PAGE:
Review: Space Invaders Extreme

Nobody ever expected Space Invaders to matter again.  The original was an arcade classic that helped catapult videogaming from Pong and Breakout into richer settings.  While there were a good number of games before Space Invaders, it was the hit the market needed to fully kick off the arcade scene and push gaming into the public eye.  It spawned a million clones like Astro Invader, set the shooter genre on its feet as Galaxian and Galaga evolved the enemy behavior in new directions, and while we might have had games as diverse as Jamestown, Ikaruga, or Ketsui without Space Invaders, they’d have been created from a very different set of origins.

Actual Space Invaders, though, was stuck in the past, with several arcade games that were more curiosity than actual quarter-eaters.  Return of the Invaders, Space Invaders 91 and 95, and Space Raiders on the Gamecube all failed to capture much attention.  Then in 2008 Space Invaders Extreme did for the series what Pac-Man Championship Edition did in 2007, changing up the gameplay to a faster pace while still maintaining the heart of the game, and all of a sudden the invaders were back.  It originally came out on 3DS (which also saw a sequel) and PSP, and then was ported to the Xbox 360 with a little help in the backgrounds by way of Jeff Minter/Llamasoft.  Now, a decade later and with Space Invaders hitting its 40th anniversary, Space Invaders Extreme has been revived on PC.  It’s roughly based on the Xbox 360 version but with a some major tweaks and quality-of-life enhancements.

The basic structure of the game is about what you’d expect from Space Invaders.  The shields are gone, leaving the screen empty of protection, and the invaders are a bit bigger than the eleven by eight pixels in the original, but the rest is all there.  The invaders move across the top part of the screen and you shoot them from the bottom one bullet at a time, except now the invaders are bigger, brighter, faster, and set to the beat of a thumping techno soundtrack by Taito’s in-house band Zuntata.  Just playing to take out invaders gives a satisfying round of colorful effects merging perfectly with the music, but there’s a lot more going on under the hood than is readily apparent.  Shoot four invaders of the same color in a row to earn one of three different types of special shot powers or a shield.  Shoot down enemy types in a specific order and you’ll call out a flashing saucer that opens a bonus round, and succeeding at the bonus goal launches you into Fever mode to really rack up the points with a powerful weapon and all saucers awarding a jackpot.  It’s not hard to luck into a Fever just by shooting whatever comes your way, but learning the system opens up the gameplay to allow precision shooting to pay off with insane scores.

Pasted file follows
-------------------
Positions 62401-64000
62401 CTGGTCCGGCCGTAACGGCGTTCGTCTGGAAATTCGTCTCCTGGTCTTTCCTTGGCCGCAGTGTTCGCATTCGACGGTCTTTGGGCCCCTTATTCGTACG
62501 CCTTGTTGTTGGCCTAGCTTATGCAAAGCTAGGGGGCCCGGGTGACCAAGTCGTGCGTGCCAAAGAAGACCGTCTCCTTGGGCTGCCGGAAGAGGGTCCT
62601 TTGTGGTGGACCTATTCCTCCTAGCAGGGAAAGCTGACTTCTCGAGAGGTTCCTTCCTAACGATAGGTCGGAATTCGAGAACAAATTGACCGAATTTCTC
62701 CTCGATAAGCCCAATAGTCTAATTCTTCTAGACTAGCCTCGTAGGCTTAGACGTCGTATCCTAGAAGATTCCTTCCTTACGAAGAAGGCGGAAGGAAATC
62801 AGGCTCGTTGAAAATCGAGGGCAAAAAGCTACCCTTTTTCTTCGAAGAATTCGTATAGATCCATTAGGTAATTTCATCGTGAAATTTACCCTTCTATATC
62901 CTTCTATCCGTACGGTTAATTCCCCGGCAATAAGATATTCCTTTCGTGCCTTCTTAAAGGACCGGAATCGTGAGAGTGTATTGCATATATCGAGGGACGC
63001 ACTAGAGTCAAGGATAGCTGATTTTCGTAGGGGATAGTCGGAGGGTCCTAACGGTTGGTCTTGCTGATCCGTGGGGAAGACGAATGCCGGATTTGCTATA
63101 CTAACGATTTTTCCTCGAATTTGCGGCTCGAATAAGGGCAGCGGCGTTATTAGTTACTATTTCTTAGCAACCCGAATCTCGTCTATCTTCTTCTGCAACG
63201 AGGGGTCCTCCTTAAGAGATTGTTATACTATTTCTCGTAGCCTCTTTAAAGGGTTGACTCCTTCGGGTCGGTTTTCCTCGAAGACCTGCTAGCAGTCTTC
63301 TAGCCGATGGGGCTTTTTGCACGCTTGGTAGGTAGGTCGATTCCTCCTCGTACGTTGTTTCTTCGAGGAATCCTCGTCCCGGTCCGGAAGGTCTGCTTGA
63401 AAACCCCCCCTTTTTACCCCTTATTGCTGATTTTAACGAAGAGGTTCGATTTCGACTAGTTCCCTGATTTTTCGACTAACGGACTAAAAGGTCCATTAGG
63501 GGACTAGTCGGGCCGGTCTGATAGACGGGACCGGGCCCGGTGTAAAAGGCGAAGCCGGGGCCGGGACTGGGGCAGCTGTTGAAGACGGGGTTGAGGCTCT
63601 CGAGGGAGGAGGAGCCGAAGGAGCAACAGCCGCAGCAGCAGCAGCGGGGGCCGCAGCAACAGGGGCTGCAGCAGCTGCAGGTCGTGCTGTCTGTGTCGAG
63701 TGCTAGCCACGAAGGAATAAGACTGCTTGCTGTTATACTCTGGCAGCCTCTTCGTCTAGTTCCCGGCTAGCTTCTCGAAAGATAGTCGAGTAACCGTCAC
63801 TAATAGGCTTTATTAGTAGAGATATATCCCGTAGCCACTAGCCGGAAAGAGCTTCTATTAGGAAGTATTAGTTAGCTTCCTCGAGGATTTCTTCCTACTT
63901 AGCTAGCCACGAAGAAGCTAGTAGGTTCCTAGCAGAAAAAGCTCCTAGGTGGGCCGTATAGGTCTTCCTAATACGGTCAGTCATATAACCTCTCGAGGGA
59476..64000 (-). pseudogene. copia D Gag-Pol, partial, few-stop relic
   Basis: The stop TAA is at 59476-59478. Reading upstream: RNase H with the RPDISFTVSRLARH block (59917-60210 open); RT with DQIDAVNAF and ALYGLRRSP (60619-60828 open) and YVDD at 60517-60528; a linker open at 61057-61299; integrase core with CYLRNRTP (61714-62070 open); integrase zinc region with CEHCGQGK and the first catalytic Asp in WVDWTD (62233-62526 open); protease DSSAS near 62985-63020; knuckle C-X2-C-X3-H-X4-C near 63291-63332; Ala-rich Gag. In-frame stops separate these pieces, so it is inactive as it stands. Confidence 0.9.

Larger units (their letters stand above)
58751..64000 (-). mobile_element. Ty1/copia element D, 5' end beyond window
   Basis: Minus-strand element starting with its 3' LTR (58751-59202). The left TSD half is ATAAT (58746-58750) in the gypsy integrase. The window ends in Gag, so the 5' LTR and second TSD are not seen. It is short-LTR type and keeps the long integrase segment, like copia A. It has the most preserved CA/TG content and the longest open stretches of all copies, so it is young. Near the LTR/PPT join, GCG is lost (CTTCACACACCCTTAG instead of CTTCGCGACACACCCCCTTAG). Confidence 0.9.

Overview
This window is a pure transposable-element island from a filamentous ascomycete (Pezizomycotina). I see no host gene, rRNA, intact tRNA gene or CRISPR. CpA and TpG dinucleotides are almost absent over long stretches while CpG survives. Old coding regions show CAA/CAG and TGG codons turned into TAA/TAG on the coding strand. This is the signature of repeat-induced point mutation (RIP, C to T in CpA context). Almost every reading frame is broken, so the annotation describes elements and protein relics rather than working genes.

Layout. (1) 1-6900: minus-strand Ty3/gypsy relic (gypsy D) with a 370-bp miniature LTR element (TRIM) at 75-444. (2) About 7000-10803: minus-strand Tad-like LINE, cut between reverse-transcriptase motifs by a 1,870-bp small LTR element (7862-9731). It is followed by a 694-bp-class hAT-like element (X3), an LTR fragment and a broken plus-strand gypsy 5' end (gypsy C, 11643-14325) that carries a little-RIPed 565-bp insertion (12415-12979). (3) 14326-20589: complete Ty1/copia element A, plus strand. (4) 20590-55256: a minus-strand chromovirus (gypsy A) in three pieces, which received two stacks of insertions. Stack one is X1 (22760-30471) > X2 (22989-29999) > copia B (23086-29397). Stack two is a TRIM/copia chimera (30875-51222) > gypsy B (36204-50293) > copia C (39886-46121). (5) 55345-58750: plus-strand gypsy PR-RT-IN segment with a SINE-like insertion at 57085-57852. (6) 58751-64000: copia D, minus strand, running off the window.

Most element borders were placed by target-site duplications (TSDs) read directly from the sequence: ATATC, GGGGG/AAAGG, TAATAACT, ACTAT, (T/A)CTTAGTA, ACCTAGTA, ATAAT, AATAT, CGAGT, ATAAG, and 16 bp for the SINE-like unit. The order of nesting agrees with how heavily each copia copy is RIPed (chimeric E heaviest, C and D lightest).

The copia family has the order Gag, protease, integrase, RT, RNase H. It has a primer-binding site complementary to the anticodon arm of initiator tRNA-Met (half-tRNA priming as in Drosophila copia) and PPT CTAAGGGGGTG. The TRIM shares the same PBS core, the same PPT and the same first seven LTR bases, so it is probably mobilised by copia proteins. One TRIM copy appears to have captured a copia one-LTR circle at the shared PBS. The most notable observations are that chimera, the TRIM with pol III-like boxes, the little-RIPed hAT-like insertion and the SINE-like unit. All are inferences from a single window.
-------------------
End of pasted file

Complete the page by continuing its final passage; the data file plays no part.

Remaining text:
Each level is divided up into stages, with each wave of invaders arrayed in a new pattern.  Some waves take a few seconds to clear, others are better dispatched more carefully, and it doesn’t take long for the invaders to do more than just wander back and forth.  An invader with a reflective shield that sends a shot back where it came, or one that descends to the bottom of the screen when shot resulting in an instant death if you let it land require careful handling.  Outlined invaders explode, which is quite helpful when in the middle of a group and less so when they’re inches from your tank, while striped invaders split into more enemies when hit.  By the time you hit the final of Extreme‘s five levels the enemy mix of each wave is as much a puzzle to figure out the best scoring options as it is arcade shooter.  Not that the game will complain if you decide you just want to dispatch aliens without worrying about min/max-ing it.

While Space Invaders Extreme is mostly the Xbox 360 version there have been a few upgrades and changes.  The nicest update is the level progression, which originally sent you from one level to the next automatically, but now there’s a level select letting you choose the harder route if you’ve scored well enough to earn it.  Once you’ve beaten a level it’s available in Free Play, letting you practice the run for best scoring opportunities and making it a bit easier to earn the best path terminating in level 5-D.  The one negative change is a small thing, in that the backgrounds are original to this version rather than being ported over from the Xbox 360.  It’s not that they’re bad so much as forgettable, while the 360 version pulsed to the beat with light and color.  If you played the originals on DS/PSP or it’s your first time to the series you won’t know they’re not there, but if you’re returning to the game from the 360 it may be a disappointing omission.

Closing Comments:

Space Invaders had slipped off the gaming radar when Extreme revived the series and a decade later it’s still a great shooter that deserves to be pulled from the resting grounds of old hardware onto something more accessible.  On the surface it’s a flashy crowd-pleaser, but underneath there’s a good amount of room for skilled play to pay off in high scores.  Whether you choose to play for the light show or a spot on the leaderboard is personal choice, but neither option is a bad one and both offer plenty of high-energy shooting action.  It’s great to have Space Invaders Extreme back, dancing away on a modern platform, and maybe if it does OK for itself we could get Infinity Gene as well.  There’s always hope.